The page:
15.8 Dynamics of heavy precipitation during Snow-V10

Friday, 3 September 2010: 9:45 AM
Alpine Ballroom A (Resort at Squaw Creek)
Mindy Brugman, Environment Canada, Vancouver, BC, Canada; and J. A. Milbrandt, G. A. Isaac, P. Joe, R. M. Rasmussen, F. S. Boudala, I. Gultepe, R. Mo, E. F. Campos, R. E. Stewart, T. Smith, C. Doyle, P. A. Bergeron, and J. Hay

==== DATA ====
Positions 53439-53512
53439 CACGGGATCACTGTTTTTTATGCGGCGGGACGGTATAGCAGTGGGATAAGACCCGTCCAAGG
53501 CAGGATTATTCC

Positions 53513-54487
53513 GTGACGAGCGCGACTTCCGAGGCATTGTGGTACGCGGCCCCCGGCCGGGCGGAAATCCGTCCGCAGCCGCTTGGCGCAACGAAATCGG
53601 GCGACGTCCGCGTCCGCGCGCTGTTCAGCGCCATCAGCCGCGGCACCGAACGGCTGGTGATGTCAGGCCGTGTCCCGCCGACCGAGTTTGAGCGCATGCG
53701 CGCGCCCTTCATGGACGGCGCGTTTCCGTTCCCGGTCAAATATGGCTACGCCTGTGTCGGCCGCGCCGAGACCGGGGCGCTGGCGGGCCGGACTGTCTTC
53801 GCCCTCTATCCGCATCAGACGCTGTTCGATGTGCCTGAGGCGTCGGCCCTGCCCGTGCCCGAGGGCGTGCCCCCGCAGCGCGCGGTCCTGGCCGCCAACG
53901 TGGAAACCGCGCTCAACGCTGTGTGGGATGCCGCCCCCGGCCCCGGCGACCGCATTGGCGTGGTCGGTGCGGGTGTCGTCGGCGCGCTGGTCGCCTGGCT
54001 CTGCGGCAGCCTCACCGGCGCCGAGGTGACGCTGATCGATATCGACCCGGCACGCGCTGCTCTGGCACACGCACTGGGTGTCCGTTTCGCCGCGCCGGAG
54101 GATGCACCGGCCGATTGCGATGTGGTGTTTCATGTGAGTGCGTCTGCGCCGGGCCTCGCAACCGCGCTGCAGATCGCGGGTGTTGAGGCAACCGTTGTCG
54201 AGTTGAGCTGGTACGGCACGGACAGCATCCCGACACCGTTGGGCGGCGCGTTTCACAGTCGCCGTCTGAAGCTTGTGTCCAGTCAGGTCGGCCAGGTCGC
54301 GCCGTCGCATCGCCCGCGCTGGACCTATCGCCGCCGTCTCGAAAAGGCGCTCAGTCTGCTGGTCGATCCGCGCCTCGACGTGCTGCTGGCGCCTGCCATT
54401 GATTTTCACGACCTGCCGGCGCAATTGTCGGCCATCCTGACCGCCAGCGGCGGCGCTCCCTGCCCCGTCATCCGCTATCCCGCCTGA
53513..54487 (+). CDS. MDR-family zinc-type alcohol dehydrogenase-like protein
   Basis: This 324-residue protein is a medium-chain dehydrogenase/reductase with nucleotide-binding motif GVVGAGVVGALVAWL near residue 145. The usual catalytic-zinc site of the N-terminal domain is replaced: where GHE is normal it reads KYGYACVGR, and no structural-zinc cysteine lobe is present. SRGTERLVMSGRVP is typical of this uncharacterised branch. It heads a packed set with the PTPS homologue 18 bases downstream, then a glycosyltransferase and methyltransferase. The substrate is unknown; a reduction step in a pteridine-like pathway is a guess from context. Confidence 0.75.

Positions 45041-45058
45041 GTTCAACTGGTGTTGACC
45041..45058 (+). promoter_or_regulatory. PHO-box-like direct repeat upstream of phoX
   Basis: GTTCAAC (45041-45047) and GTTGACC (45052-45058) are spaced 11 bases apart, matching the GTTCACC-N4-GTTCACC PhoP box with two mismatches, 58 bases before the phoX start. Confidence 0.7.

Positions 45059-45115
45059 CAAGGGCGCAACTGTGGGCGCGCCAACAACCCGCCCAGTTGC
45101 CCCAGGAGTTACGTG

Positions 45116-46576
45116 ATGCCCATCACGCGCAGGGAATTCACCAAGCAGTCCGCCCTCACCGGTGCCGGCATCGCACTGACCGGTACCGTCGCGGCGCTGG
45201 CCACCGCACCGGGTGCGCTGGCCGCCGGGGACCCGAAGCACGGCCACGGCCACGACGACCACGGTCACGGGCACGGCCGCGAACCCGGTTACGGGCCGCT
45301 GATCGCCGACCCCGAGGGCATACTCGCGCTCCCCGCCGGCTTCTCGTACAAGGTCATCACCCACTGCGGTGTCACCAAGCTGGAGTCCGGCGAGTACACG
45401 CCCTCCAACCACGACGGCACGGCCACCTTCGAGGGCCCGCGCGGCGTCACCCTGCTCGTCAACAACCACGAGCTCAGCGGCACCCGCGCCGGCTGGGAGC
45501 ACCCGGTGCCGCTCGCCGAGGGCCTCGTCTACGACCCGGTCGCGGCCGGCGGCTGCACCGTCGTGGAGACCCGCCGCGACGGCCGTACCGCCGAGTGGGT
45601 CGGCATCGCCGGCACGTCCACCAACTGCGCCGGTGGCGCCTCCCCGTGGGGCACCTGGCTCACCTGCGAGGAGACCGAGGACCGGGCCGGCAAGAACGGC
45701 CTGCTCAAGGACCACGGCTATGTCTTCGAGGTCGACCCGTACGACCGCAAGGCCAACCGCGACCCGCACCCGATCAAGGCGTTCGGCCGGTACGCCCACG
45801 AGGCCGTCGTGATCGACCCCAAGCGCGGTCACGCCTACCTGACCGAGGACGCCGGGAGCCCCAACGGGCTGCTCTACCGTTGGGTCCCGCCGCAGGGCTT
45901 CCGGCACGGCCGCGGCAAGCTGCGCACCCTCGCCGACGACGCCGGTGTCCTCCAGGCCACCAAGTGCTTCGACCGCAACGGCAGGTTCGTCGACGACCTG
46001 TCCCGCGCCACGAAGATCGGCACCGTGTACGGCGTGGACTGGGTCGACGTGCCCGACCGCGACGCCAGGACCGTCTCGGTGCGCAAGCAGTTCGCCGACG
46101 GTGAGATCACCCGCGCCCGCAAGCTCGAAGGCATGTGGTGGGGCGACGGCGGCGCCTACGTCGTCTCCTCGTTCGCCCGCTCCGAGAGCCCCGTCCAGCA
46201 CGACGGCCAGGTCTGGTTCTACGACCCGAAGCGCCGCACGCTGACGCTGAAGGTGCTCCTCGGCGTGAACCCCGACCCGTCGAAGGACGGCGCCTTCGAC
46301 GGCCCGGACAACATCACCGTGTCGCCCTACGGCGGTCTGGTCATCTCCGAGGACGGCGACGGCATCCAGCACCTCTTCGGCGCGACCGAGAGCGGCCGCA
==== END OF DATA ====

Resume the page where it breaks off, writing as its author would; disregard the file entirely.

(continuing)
Heavy winter precipitation associated with strong warm advection shows a flow reversal and precipitation enhancement that is separate from the lowest level diabatic (latent heat) effects. During the Vancouver 2010 Olympics, the Whistler Radar flow reversal pattern (see Figure 1) was not only repeatable, but also appeared to develop during the heaviest winter precipitation events. Multiple “bright bands” were also associated with the flow reversals and a bright radar reflection typically observed immediately above a flow reversal. The dynamics of heavy precipitation appears to involve these flow reversal processes. There is reason to believe that during strongly sheared flows with mixed phase (rain and snow) precipitation we may expect to observe these double-layered flow reversal patterns, and this is a first attempt to document this complex pattern. The cloud physics indicated by precipitation type and intensity are used to probe these complex radar patterns observed. The possible roles of nucleation in a turbulent shear layer, double diabatic layers due to humidity layering, and gravity waves are compared. The Snow-V10 data set obtained from 2009 to 2010 forms the basis of this project, and focus is placed on the Vancouver 2010 Olympic and Paralympics winter games period. Several cases of heavy precipitation when this feature appeared will be identified and evaluated. This project will include analysis of radar, satellite, surface, model, and snow level data and will focus on precipitation type results to-date. This paper includes an examination of recent wintertime heavy precipitation events over the BC south coastal mountains to better understand how frequently the heavy precipitation events were accompanied by similar flow reversals. Focus in this paper is placed on the relationship of observed dynamics to precipitation type– including rain, freezing rain, sleet, graupel and snow character such as degree of riming or aggregation. The aim of this project is to improve our knowledge of mountain meteorological processes through understanding the dynamics of heavy precipitation events during Snow-V10. Figure 1. Example of double flow reversal from Whistler VVO doppler radar taken Feb 14, 2010 00:10UTC (Valentines eve) scanned along an azimuth of 187 degrees. Cool colors (blue-purple-green) indicate southerly motion towards the VVO radar, and warm colors (red-pink-orange) indicate motion away from the radar (or northerly) on this cross section. This radar is located just south of the entrance to Callaghan Valley and is beside the Whistler dump site. Reference Snow-V10 Project data set.

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